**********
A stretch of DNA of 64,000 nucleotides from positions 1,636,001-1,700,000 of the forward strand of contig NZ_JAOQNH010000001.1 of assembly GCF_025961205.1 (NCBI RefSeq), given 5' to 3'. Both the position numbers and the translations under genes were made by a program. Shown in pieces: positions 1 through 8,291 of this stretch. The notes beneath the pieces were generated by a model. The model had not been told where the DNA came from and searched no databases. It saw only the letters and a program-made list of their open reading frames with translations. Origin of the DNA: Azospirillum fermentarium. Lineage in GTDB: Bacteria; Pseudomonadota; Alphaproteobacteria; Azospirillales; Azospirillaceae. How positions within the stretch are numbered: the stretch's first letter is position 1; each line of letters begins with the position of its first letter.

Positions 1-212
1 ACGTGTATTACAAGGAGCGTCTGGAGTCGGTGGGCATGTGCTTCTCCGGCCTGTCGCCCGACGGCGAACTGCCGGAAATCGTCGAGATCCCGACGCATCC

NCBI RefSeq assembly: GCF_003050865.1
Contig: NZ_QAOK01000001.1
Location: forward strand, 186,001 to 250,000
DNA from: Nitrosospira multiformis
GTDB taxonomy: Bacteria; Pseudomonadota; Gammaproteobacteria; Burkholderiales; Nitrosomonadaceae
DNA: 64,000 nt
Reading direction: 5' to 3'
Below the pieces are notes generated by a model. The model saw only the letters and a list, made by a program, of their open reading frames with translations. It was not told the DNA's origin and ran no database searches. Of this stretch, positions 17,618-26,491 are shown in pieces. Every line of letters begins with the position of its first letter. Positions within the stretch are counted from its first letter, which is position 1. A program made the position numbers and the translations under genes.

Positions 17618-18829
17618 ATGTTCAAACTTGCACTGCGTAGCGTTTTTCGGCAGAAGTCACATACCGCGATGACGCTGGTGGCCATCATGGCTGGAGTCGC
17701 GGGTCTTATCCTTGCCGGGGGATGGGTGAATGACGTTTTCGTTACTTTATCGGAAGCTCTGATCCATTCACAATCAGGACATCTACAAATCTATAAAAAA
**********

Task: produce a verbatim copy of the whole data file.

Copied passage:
A stretch of DNA of 64,000 nucleotides from positions 1,636,001-1,700,000 of the forward strand of contig NZ_JAOQNH010000001.1 of assembly GCF_025961205.1 (NCBI RefSeq), given 5' to 3'. Both the position numbers and the translations under genes were made by a program. Shown in pieces: positions 1 through 8,291 of this stretch. The notes beneath the pieces were generated by a model. The model had not been told where the DNA came from and searched no databases. It saw only the letters and a program-made list of their open reading frames with translations. Origin of the DNA: Azospirillum fermentarium. Lineage in GTDB: Bacteria; Pseudomonadota; Alphaproteobacteria; Azospirillales; Azospirillaceae. How positions within the stretch are numbered: the stretch's first letter is position 1; each line of letters begins with the position of its first letter.

Positions 1-212
1 ACGTGTATTACAAGGAGCGTCTGGAGTCGGTGGGCATGTGCTTCTCCGGCCTGTCGCCCGACGGCGAACTGCCGGAAATCGTCGAGATCCCGACGCATCC

NCBI RefSeq assembly: GCF_003050865.1
Contig: NZ_QAOK01000001.1
Location: forward strand, 186,001 to 250,000
DNA from: Nitrosospira multiformis
GTDB taxonomy: Bacteria; Pseudomonadota; Gammaproteobacteria; Burkholderiales; Nitrosomonadaceae
DNA: 64,000 nt
Reading direction: 5' to 3'
Below the pieces are notes generated by a model. The model saw only the letters and a list, made by a program, of their open reading frames with translations. It was not told the DNA's origin and ran no database searches. Of this stretch, positions 17,618-26,491 are shown in pieces. Every line of letters begins with the position of its first letter. Positions within the stretch are counted from its first letter, which is position 1. A program made the position numbers and the translations under genes.

Positions 17618-18829
17618 ATGTTCAAACTTGCACTGCGTAGCGTTTTTCGGCAGAAGTCACATACCGCGATGACGCTGGTGGCCATCATGGCTGGAGTCGC
17701 GGGTCTTATCCTTGCCGGGGGATGGGTGAATGACGTTTTCGTTACTTTATCGGAAGCTCTGATCCATTCACAATCAGGACATCTACAAATCTATAAAAAA